You might not have noticed yet, but you're probably shrinking.
About four out of five people lose height as they get older, usually beginning in their 40s. For most of us, the loss is small and gradual, about a fifth-to-a-half inch per decade. Men are taller on average than women, but they typically lose less height as they age.
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Still, while height loss is common, it's worth your attention (and your doctor's). Mounting evidence indicates that more rapid shrinkage could be a sign of more serious medical concerns. According to a series of recent studies, the greater one's height loss, the greater the risk of hip fracture, heart disease and even cognitive decline.
Several factors lead to height loss with age. The discs between the spine's vertebrae can dry out and flatten. Or osteoporosis, the bone-thinning disease, can lead to small compression fractures of the vertebrae, which may not prompt pain or other symptoms. Other contributing factors include muscle weakening, changes in posture and spinal deformities.
"Height loss is a really simple way of saying, 'Yeah, you're probably losing bone, you're probably losing water,'" says Marian Hannan, an associate professor of epidemiology at the Harvard School of Public Health and a senior scientist at the Institute for Aging Research at Hebrew Senior Life in Boston. Hannan is the lead author of a recent study, one of the first of its kind, which examined the relationship over time between height loss and eventual hip fractures in both men and women.
The 1,300 men and 1,800 women in Hannan's study were participants in the ongoing landmark Framingham Heart Study. Their height was measured every other year for 24 years. During that time the men lost an average of 1.06 inches and the women 1.12. The researchers were able to link consistent, long-term height loss to later hip fractures only in men. But more recent and pronounced shrinkage was associated with an increased risk of hip fractures in both men and women. Being taller has often been linked to an increased risk of hip fracture in general, but Hannan's team found that height lost, not original height, was more closely tied to the fracture risk.
The Connection Between Height and Poor Health
In a 2006 study, British researchers tracked the change in height of approximately 4,200 men between age 40 and 60 over 20 years, then followed their health outcomes for an average of six additional years. They discovered that men who lost at least 1.2 inches were more likely to have died or had a diagnosis of coronary heart disease than those who shrunk less, even after accounting for such factors as age and pre-existing heart conditions.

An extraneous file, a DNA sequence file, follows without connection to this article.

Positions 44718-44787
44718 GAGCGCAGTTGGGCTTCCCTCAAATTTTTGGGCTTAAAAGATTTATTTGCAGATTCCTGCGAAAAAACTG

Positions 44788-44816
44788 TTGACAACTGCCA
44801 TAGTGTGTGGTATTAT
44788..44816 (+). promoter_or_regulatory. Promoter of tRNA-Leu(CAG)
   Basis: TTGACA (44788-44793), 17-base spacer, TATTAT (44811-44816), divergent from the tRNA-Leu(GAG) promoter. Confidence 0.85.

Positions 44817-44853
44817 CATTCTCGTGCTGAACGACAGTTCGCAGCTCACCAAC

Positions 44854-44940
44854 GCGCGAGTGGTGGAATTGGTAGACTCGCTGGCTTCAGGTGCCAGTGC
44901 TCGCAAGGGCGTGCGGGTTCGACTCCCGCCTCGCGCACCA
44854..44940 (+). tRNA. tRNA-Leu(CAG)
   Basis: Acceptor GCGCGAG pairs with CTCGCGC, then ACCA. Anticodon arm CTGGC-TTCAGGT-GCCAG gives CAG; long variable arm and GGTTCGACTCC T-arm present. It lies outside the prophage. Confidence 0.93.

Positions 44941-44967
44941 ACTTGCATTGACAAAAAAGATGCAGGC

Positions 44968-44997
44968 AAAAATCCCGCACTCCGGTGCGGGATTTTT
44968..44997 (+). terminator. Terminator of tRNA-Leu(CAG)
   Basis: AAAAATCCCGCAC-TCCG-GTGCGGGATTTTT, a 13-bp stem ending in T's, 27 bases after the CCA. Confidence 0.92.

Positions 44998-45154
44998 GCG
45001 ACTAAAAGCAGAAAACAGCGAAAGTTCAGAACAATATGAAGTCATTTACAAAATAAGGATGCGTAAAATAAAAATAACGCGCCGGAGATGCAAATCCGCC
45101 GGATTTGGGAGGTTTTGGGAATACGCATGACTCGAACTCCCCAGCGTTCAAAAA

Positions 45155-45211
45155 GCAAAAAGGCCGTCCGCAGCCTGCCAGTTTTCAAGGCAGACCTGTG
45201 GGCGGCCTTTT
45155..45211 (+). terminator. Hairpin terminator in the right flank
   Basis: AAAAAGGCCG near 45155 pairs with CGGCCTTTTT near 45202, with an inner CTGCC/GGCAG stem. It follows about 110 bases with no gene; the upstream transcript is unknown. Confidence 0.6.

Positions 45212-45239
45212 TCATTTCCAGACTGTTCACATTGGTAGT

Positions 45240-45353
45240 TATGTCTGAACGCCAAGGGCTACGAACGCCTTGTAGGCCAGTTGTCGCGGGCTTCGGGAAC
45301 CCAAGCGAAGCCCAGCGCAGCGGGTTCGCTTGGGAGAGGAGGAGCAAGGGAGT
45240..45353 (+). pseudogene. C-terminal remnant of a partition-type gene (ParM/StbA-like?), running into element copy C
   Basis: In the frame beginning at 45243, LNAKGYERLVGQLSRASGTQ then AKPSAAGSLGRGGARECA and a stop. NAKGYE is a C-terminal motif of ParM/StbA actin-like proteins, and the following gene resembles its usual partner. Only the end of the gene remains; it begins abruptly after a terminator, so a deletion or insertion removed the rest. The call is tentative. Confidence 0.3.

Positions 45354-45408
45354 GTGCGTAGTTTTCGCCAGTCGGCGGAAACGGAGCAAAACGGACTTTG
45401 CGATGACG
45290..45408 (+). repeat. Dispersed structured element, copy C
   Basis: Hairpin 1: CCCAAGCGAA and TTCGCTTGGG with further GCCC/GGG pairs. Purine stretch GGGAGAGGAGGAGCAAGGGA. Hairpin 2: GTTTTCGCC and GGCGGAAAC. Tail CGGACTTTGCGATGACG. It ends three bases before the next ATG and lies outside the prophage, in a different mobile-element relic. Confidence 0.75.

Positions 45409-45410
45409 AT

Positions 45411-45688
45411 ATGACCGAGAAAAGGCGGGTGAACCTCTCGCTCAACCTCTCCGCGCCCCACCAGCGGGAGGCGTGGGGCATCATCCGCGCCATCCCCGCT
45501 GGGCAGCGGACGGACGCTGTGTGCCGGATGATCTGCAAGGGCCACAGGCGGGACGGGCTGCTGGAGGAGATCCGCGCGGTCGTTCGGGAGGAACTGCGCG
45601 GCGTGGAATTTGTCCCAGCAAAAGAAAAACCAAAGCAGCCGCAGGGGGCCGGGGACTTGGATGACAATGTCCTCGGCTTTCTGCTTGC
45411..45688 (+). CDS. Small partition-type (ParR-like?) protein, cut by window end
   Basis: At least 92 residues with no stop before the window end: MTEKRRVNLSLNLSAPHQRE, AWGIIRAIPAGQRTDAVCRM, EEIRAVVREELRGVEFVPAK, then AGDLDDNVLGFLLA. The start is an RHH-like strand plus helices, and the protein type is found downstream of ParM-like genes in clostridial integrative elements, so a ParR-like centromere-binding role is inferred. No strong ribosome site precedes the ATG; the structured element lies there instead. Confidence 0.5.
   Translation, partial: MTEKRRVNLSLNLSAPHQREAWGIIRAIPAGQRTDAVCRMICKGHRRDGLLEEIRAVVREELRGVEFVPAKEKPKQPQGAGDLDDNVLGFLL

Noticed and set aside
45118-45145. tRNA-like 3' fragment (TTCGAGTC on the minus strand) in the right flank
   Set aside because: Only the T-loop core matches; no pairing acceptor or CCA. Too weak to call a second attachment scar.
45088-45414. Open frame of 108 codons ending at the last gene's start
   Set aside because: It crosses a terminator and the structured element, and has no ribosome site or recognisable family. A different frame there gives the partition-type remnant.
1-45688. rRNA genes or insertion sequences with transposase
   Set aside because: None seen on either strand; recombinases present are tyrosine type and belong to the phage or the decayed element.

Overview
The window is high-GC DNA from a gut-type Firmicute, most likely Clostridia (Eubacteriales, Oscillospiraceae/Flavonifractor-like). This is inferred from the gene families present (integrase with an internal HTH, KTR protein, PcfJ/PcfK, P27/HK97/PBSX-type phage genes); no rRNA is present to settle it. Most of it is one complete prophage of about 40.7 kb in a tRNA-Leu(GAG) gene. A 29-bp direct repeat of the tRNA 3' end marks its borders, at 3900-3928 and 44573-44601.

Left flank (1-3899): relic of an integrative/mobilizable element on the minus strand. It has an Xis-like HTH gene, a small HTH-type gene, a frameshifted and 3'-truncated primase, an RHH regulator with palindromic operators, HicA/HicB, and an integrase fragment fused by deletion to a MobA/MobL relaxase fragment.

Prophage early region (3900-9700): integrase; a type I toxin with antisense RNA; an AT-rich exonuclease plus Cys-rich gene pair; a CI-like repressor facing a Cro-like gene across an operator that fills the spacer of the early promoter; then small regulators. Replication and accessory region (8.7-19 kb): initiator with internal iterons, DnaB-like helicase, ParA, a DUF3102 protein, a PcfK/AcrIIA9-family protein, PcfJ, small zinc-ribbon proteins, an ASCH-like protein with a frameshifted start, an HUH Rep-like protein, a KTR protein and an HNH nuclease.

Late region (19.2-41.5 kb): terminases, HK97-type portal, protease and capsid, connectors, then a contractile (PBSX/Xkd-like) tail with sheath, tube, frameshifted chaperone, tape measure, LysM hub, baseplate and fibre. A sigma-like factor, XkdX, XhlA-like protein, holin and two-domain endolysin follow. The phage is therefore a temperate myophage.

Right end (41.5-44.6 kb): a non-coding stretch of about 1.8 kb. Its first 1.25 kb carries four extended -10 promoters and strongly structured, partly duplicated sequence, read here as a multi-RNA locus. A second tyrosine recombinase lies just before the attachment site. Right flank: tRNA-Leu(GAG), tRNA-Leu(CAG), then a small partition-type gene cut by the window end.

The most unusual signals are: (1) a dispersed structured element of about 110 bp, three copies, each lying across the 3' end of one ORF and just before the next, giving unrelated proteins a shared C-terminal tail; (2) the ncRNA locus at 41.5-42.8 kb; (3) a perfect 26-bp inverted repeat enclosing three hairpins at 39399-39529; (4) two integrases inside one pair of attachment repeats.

While our genes play the primary role in determining our eventual peak height, loss of height is more a reflection of our health and lifestyle choices later in life. We know that shrinkage can be exacerbated by arthritis, joint inflammation or osteoporosis, but in many cases those conditions can be linked to poor diet, lack of exercise and smoking. Alcohol may also spur height loss, because it can reduce your calcium levels and accelerate the decline of bone density. "The evidence shows that it is not only early-life events that are associated with how we age, but health decisions in later life as well," says John Strauss, an economics professor at the University of Southern California.
Strauss recently co-authored a major study that discovered shrinkage in midlife and beyond appears to reflect our socioeconomic status as well as our health. The longitudinal study of nearly 18,000 Chinese men and women 45 and older by researchers from China and the United States found that men and women with lower education and income experienced greater height loss than wealthier, more educated subjects. Men who completed high school, for example, lost 0.39 inches less than illiterate males during the study.
Researchers should expect to find a similar relationship between height loss and education, income and health in a study of U.S. residents, Strauss says.
Loss of height among subjects in the study was also strongly associated with cognitive skills. Adults who lost the most height were much more likely to perform poorly on standard tests of short-term memory and mathematical ability. The connection between height loss and cognitive decline isn't clear, however. "Shrinkage is a marker of bad health outcomes," Strauss says. "We cannot tell with our data which ones exactly cause the relationships we see. That is for future research."
What You Can Do
You can't restore lost height, though you can take steps to delay or slow the loss by exercising regularly and eating a healthy diet. Even if you are shrinking, it's not a cause for panic. "It doesn't mean something bad is definitely going to happen to you," Hannan says.
Still, it should be taken as a warning. If your height hasn't been measured since the days your parents marked it on a wall, make sure your doctor begins tracking it at every checkup. If you detect height loss, consider a bone density test — Medicare will cover it if you're 65 or older — and if you have osteoporosis, take steps to treat it. Finally, since falling at home is the leading cause of hip fractures, we can all take steps to limit our risk by securing rugs and cords and putting non-skid mats on bathroom floors.
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